I found that hard to believe. But his underlying critique is foundational to RT: the notion that CNN and Fox News, by virtue of their corporate owners and sponsors, reflect a U.S. perspective no less than state-funded RT reflects a Russian one. “There is not a single international foreign TV channel that is doing something other than promotion of the values of the country that it is broadcasting from,” Editor-in-Chief Simonyan told a Russian newspaper in 2016.

To that end, RT America’s 60-odd journalists are encouraged to see themselves as members of the alternative press. In morning editorial meetings, says one reporter, the easiest way to get a story greenlighted by Solodovnikov is to devise an angle that puts it in conflict with the “mainstream media.” That might mean framing reports on Russian hacking as neoliberal scaremongering, or staking out a story cable news was slow to cover, such as the Dakota Access Pipeline protest. A former producer says that when she was hired, she received a list of websites from which to gain inspiration. The main theme was skepticism of U.S. power, with liberal standard-bearers such as the Nation juxtaposed alongside tinfoil-hat concern InfoWars.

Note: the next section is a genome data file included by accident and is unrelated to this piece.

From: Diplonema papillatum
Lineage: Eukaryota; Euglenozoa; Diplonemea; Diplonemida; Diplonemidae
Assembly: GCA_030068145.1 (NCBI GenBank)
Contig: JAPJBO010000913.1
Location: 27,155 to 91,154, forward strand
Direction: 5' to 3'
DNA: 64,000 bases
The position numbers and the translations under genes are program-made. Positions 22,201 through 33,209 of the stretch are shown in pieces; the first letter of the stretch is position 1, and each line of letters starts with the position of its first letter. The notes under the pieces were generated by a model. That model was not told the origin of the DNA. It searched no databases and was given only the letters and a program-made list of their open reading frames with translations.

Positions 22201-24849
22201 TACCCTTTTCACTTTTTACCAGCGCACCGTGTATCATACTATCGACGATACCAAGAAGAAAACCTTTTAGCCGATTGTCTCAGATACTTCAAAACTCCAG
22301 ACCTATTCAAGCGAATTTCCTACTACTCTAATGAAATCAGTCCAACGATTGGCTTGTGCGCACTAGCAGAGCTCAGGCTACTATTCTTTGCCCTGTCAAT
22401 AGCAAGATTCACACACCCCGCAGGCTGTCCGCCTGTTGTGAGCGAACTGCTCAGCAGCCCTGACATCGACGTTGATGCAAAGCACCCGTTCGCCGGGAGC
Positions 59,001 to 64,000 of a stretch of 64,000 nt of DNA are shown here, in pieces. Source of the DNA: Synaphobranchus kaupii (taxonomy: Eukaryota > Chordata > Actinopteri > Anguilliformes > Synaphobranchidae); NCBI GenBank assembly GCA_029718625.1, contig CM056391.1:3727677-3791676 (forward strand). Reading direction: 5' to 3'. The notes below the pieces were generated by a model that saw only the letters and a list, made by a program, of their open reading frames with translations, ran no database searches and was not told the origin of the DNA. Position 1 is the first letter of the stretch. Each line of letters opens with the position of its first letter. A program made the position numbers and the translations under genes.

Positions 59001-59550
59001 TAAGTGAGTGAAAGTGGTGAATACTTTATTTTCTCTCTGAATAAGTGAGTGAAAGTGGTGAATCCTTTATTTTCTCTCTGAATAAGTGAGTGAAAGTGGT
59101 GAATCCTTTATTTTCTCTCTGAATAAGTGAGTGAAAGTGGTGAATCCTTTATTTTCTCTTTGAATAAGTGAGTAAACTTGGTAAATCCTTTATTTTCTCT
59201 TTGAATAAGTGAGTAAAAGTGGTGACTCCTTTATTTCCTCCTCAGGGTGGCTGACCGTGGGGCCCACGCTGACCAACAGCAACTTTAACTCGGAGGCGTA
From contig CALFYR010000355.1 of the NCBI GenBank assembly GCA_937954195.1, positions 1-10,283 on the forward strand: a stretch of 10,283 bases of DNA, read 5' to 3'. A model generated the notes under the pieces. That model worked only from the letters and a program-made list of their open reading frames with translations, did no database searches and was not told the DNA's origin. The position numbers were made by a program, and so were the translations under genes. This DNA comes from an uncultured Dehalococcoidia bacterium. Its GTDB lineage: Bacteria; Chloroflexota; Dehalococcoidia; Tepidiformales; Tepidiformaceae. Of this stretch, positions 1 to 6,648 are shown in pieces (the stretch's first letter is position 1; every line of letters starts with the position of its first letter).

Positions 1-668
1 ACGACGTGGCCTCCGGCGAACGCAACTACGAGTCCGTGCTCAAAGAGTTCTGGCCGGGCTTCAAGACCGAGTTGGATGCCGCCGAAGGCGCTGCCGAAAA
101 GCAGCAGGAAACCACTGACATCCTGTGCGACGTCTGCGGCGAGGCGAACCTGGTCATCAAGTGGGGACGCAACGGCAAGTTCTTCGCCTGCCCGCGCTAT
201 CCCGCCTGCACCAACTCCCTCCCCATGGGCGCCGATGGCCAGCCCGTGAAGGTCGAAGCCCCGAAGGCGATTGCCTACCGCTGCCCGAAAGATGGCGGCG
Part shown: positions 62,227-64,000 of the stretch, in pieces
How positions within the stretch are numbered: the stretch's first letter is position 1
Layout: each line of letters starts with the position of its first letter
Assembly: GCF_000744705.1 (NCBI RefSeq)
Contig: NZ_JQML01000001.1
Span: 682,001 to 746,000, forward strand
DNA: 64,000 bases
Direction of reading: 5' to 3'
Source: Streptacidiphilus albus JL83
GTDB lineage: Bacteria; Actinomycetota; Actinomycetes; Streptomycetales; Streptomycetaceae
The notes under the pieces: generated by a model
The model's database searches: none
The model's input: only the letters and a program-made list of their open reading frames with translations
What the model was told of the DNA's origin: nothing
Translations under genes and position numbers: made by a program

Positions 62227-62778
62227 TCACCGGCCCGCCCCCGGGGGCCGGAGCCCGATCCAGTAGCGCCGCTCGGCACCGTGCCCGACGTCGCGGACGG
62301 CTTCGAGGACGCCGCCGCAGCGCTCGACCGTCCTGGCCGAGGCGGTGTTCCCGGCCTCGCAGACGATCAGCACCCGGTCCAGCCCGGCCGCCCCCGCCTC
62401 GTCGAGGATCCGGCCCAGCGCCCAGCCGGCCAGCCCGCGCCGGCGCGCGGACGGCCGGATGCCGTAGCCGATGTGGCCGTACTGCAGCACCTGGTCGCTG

“That’s their main point. To show that American society is descending into chaos”

The channel also self-selects for those suspicious of the mainstream press. Tyrel Ventura, co-host of the evening show Watching the Hawks and son of Jesse, says his dad was ostracized from politics, then cable news, for his heterodox beliefs. “I saw [MSNBC] essentially silence my father because he wouldn’t cheerlead the Iraq War,” says Ventura, 39. “Growing up, I already had that kind of skepticism of the quote-unquote official story of the media, learning about the JFK assassination and reading the People’s History of the United States.” He says he’s never been given marching orders at RT to cover anything—instead, the impetus is to find stories that aren’t “covered to death.”